Study lead author Dr Chun Chao, a research scientist at the Kaiser Permanente Department of Research & Evaluation in Pasadena, California, said in a statement released on Friday, that:
"This kind of safety information may help parents with vaccination decisions."
""These findings offer some assurance that among a large and generalizable female population, no safety signal for autoimmune conditions was found following HPV4 vaccination in routine clinical use," said Chao.
Gardasil is a "quadrivalent" vaccine because it helps protect against 4 types of HPV. In girls and young women age 9 to 26, it targets 2 types that cause about 75% of cervical cancers, and 2 other types that cause 90% of cases of genital warts.
The vaccine, which is given as three injections over six months, also helps protect boys and men age 9 to 26 against 90% of cases of genital warts.
Genital warts is the most common sexually transmitted infection in the US, where it infects about 6.2 million people every year. It can also lead to cervical cancer in women.
Gardasil received US Food and Drug Administration (FDA) approval in 2006. But a longstanding concern about links with autoimmune disorders has surrounded the vaccine, and many parents won't let their children be vaccinated because of this.
However, Chao and fellow co-investigators from Kaiser Permanente told the press "most speculated associations have stemmed from case reports that have not been confirmed by large, controlled epidemiologic studies", and their investigation "presents findings from a well-designed, post-licensure safety study of the vaccine on a large, ethnically diverse population".
For the study, Chao and colleagues used electronic health records of 189,629 girls and women age 9 to 26 years in California. The participants had been followed for six months after receiving each dose of the quadrivalent HPV vaccine in 2006-2008.
They found no increase in any of 16 autoimmune disorders in the vaccinated population compared to a matched population of non-vaccinated girls and women. The 16 autoimmune disorders they looked for were:
"... immune thrombocytopenia, autoimmune hemolytic anemia, systemic lupus erythematosus, rheumatoid arthritis, juvenile rheumatoid arthritis, type 1 diabetes, Hashimoto's disease, Graves' disease, multiple sclerosis, acute disseminated encephalomyelitis, other demyelinating diseases of the central nervous system, vaccine-associated demyelination, Guillain-Barré syndrome, neuromyelitis optica, optic neuritis and uveitis."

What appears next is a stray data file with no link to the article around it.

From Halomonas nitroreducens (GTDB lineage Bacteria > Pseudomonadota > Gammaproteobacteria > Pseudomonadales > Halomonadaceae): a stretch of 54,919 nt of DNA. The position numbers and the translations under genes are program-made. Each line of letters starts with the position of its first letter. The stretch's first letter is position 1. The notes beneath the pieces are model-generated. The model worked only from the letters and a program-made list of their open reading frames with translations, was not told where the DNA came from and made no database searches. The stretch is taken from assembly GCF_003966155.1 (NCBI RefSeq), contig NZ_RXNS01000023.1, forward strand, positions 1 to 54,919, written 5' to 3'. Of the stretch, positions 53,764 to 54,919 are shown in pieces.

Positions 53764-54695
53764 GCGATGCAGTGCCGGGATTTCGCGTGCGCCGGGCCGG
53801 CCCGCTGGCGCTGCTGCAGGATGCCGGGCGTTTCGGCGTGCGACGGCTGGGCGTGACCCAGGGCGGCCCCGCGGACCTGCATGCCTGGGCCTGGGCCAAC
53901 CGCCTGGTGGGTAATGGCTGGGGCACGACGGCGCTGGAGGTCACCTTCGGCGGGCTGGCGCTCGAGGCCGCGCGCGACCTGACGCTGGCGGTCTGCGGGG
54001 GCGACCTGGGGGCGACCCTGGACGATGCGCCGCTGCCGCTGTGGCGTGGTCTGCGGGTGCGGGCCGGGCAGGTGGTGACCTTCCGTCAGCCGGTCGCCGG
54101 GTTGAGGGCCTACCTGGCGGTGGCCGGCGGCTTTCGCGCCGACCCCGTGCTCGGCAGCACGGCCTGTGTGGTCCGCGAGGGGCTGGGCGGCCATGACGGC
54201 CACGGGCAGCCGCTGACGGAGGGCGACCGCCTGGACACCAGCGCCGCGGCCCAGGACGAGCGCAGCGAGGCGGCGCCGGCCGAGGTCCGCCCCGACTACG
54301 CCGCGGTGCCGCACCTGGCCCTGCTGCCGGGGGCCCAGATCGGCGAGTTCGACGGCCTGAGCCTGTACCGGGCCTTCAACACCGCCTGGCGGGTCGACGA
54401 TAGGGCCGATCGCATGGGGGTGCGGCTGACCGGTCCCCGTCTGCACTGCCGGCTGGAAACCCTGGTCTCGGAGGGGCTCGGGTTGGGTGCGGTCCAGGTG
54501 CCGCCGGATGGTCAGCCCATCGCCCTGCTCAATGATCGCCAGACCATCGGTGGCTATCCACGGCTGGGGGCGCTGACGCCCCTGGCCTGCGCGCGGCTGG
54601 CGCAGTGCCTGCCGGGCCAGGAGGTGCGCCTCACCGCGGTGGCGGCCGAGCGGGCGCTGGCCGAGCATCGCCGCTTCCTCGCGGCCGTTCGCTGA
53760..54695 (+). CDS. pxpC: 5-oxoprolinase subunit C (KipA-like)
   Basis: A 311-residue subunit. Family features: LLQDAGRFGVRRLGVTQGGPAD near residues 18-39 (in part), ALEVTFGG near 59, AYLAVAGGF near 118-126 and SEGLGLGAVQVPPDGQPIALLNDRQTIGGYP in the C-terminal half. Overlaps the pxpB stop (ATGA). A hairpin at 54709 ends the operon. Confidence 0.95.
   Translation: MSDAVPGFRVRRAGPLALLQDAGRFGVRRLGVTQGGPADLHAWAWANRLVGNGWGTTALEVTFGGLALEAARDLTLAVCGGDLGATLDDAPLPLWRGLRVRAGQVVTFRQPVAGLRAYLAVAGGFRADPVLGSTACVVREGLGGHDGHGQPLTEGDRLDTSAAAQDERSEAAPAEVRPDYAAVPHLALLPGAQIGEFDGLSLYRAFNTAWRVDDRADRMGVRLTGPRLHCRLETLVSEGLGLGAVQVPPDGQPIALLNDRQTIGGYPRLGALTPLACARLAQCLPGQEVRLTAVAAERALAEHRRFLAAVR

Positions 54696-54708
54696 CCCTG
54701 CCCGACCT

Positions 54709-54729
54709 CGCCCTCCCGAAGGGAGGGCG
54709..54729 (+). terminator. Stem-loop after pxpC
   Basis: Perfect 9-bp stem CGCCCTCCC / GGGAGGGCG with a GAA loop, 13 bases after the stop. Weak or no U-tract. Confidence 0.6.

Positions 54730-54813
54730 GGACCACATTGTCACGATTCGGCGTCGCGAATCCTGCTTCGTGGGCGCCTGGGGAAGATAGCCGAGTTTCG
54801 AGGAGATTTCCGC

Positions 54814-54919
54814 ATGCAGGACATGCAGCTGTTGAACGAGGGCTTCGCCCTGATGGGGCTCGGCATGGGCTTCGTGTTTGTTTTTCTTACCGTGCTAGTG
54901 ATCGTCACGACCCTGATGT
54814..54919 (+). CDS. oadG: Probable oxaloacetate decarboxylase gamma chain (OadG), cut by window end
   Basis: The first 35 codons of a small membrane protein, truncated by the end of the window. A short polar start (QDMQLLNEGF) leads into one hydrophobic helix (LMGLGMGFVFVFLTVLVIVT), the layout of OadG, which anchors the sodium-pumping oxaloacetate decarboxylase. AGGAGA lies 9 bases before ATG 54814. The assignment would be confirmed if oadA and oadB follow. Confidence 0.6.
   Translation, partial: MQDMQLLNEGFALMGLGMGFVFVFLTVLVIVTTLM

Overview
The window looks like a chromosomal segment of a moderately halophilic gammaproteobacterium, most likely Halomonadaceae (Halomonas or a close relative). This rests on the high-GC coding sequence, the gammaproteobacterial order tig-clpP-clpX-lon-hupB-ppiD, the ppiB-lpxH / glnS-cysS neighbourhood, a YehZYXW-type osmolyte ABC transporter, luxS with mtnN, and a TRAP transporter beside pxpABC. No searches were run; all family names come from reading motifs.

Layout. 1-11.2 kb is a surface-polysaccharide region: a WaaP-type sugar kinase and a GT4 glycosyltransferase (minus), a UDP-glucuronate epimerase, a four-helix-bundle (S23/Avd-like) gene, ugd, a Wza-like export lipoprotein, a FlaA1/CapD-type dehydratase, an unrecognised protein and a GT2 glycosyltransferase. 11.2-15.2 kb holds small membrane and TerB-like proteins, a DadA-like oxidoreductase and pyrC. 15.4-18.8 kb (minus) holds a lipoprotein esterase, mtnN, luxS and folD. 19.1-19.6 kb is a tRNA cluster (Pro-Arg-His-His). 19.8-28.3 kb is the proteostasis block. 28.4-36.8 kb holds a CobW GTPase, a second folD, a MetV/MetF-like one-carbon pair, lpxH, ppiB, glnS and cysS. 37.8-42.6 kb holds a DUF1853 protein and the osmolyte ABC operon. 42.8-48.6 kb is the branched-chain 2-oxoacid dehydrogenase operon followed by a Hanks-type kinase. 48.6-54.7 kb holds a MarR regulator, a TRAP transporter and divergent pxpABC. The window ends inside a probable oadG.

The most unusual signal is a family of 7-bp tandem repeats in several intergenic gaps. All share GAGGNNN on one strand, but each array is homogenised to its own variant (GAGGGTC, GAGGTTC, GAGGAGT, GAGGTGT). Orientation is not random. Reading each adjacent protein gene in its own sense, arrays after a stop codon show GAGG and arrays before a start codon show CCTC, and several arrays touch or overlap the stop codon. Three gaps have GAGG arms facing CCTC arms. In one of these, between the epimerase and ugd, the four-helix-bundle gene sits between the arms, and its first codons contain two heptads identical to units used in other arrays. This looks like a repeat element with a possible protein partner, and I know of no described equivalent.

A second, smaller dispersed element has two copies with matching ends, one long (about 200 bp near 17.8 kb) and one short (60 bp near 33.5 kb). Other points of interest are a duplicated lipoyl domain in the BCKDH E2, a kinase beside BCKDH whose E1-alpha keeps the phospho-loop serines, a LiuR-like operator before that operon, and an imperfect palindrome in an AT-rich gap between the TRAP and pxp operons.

The researchers explained that the clinical trial data on the vaccine, and the subsequent adverse event reports, have important limitations when it comes to assessing its safety profile.
This is because clinical trials are often based on a highly selected group of participants, the sample sizes are too small, and the follow up is too short, to catch rare safety events such as autoimmune disorders.
And the adverse event reports are not easy to interpret because there is no comparison group, and it is hard to tell if the condition developed before or after the vaccine.
So in their study, Chao and colleagues used methods like in-depth reviews of medical charts to ensure accuracy of diagnosis and that the disease occurred after vaccination. Plus, disease incidence in the vaccinated group was contrasted with incidence in a comparable unvaccinated group.
The results showed that:
- Overall, there were 1,014 new-onset cases of an autoimmune disorder, of which 719 were eligible for case review, and 31 (40%) were confirmed as new onset (ie emerged after vaccination).
- Of these cases, "no cluster of disease onset in relation to vaccination timing, dose sequence or age was found for any autoimmune condition".
- None of the estimated incidence rate ratios was signficantly raised, except that for Hashimoto's disease (IRR = 1.29, 95% confidence interval: 1.08-1.56).
- "Further investigation of temporal relationship and biological plausibility revealed no consistent evidence for a safety signal for autoimmune thyroid conditions."
The study appears to have been well received by experts not connected to the investigation.
Dr. Harry Fischer, chief of the division of rheumatology at Beth Israel Medical Center in New York City welcomed the findings and described the study as well-designed:
"This article speaks to the safety of the vaccine and helps to confirm that it does not contribute to the development of autoimmune diseases," he said, in a report from USA Today.
Merck & Co funded the study.